Energy Saver: I know this may seem like a buzz phrase but this is and was very important to me from a budget standpoint AND a environment conscious standpoint. There are three basic levels of energy star ratings for windows and they indicate just how energy efficient a product is. For the purposes of what we were working with, the HEROES program, we needed a minimum of Energy Star Rating of 2. We ended up getting a level 3.
So glad we did too! This summer has been one of So Cal’s hottest and most humid. There have been days where outside was in the 100s and inside without running the AC was approximately 25-30 degrees cooler.
Warranty: Most windows are going to have some sort of warranty. Make sure you understand EXACTLY what your warranty covers for the windows AND the labor.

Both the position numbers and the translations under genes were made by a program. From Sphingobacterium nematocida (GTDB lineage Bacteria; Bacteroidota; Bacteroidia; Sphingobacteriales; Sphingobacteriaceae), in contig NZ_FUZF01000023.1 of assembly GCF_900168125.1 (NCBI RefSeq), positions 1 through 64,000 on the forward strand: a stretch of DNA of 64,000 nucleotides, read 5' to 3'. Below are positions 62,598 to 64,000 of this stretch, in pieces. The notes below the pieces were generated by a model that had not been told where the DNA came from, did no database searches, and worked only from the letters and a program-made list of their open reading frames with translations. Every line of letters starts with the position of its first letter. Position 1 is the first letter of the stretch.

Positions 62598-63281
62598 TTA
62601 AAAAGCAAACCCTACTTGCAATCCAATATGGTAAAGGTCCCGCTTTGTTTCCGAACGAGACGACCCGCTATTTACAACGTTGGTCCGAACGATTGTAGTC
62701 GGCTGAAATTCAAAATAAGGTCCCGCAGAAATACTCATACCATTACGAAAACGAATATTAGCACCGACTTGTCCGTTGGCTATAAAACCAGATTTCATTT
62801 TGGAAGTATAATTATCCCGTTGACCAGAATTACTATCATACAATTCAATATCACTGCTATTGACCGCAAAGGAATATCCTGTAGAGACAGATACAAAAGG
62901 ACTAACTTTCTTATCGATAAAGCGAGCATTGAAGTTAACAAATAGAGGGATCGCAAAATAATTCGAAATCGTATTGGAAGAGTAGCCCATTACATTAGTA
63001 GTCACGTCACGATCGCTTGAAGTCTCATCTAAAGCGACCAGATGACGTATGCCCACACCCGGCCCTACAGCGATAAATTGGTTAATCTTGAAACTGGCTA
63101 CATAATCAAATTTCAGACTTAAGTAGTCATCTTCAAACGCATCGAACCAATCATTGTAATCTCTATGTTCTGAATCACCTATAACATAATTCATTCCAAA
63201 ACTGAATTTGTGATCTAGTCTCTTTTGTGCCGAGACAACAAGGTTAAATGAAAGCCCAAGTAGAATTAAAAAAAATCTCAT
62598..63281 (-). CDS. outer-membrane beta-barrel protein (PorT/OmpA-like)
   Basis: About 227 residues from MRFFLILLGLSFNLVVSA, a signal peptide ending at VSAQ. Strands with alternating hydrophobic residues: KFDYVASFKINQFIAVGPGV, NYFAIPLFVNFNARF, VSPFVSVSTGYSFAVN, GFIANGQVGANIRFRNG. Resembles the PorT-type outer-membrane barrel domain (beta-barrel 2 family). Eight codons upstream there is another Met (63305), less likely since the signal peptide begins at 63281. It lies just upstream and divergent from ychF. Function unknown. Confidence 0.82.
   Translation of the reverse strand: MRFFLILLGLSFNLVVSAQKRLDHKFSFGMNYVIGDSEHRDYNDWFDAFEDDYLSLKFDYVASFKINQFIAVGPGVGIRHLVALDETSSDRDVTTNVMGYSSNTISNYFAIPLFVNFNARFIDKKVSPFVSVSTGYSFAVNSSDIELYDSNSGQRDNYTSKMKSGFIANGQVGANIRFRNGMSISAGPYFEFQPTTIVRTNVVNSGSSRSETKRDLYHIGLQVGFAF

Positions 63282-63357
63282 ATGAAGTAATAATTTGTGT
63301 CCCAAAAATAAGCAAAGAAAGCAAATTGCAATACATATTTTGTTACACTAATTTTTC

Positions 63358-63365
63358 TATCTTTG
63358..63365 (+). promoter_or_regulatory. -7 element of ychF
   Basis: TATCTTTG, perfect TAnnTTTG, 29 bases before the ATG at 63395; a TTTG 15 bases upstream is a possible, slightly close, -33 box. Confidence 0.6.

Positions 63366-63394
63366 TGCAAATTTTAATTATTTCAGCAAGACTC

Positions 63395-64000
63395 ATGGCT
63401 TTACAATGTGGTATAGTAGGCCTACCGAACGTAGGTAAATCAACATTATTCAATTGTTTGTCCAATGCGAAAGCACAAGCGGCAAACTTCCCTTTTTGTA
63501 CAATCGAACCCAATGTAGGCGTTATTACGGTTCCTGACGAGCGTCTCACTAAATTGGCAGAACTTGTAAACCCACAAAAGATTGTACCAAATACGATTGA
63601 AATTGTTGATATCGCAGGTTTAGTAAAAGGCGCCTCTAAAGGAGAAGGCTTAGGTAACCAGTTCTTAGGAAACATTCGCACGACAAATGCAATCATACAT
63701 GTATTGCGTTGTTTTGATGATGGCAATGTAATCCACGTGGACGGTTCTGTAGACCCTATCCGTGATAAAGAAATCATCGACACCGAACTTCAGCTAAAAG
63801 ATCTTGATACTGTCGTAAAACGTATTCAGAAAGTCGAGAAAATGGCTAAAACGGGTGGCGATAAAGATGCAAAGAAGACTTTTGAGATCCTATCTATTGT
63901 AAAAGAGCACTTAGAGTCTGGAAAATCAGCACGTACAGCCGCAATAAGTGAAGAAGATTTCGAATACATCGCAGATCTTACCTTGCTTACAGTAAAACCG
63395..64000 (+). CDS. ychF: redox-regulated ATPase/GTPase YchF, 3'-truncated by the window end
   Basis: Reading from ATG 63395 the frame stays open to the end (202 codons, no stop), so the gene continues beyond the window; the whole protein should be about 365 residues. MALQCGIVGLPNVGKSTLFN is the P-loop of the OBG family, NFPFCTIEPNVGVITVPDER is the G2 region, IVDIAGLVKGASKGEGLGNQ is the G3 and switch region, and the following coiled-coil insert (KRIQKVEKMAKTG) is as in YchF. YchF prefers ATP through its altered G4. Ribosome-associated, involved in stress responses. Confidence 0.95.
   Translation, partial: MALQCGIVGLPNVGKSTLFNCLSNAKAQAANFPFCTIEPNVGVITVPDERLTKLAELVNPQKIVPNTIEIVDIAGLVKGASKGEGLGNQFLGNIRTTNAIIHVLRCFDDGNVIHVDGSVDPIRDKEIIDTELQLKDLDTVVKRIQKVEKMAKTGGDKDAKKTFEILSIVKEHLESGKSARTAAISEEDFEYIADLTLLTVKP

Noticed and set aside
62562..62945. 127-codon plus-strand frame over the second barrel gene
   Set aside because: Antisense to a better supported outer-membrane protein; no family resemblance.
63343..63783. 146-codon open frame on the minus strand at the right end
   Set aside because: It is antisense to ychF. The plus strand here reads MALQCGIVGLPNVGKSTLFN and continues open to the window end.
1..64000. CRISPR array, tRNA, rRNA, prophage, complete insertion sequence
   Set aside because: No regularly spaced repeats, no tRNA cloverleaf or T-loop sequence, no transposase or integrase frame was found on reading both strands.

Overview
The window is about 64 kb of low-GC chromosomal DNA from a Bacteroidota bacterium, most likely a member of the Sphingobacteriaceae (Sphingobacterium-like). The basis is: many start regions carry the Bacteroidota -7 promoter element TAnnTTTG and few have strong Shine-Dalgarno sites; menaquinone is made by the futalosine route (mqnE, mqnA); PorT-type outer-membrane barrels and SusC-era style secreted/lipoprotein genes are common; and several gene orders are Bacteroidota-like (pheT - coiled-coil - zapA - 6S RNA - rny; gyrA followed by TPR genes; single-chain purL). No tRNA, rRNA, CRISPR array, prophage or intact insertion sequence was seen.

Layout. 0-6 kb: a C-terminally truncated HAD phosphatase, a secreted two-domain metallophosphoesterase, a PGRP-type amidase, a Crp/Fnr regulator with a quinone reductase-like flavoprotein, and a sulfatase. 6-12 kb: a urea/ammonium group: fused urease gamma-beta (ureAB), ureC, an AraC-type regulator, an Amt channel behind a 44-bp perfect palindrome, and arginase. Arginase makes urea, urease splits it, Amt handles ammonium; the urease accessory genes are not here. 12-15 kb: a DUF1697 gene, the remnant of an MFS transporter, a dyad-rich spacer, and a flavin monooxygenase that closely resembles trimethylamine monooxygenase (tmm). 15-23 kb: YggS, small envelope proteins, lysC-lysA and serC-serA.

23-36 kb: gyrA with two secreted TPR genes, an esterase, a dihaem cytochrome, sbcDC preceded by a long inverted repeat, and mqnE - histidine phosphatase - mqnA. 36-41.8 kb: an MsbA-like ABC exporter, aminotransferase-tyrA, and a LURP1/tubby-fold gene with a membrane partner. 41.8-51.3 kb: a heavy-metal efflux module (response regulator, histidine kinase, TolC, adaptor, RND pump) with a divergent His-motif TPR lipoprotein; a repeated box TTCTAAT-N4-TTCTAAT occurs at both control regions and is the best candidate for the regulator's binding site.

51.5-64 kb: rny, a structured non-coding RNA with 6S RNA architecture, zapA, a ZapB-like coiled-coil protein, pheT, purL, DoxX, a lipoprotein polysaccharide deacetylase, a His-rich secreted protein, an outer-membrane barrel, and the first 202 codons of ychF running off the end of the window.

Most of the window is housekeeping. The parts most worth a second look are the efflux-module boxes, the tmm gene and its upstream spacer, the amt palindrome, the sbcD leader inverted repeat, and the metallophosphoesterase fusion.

Style: Windows can be done in so many different ways and different looks. For us, we wanted a more updated and modern look. If you live in a historic home, perhaps keeping it feeling classic is important. Making sure they have the style you want in the windows you want is equally important as all the other features.
Installation: Many windows these days are installed by removing the old window BUT leaving the metal frame. This allows for less repair work to exteriors or interiors and doesn’t require messing with flashing and moisture barriers as was once almost guarantee with older windows and installation. Make sure you fully understand how they are getting installed so that you feel comfortable but also knowledgeable to request specifics for your contract. (See next item)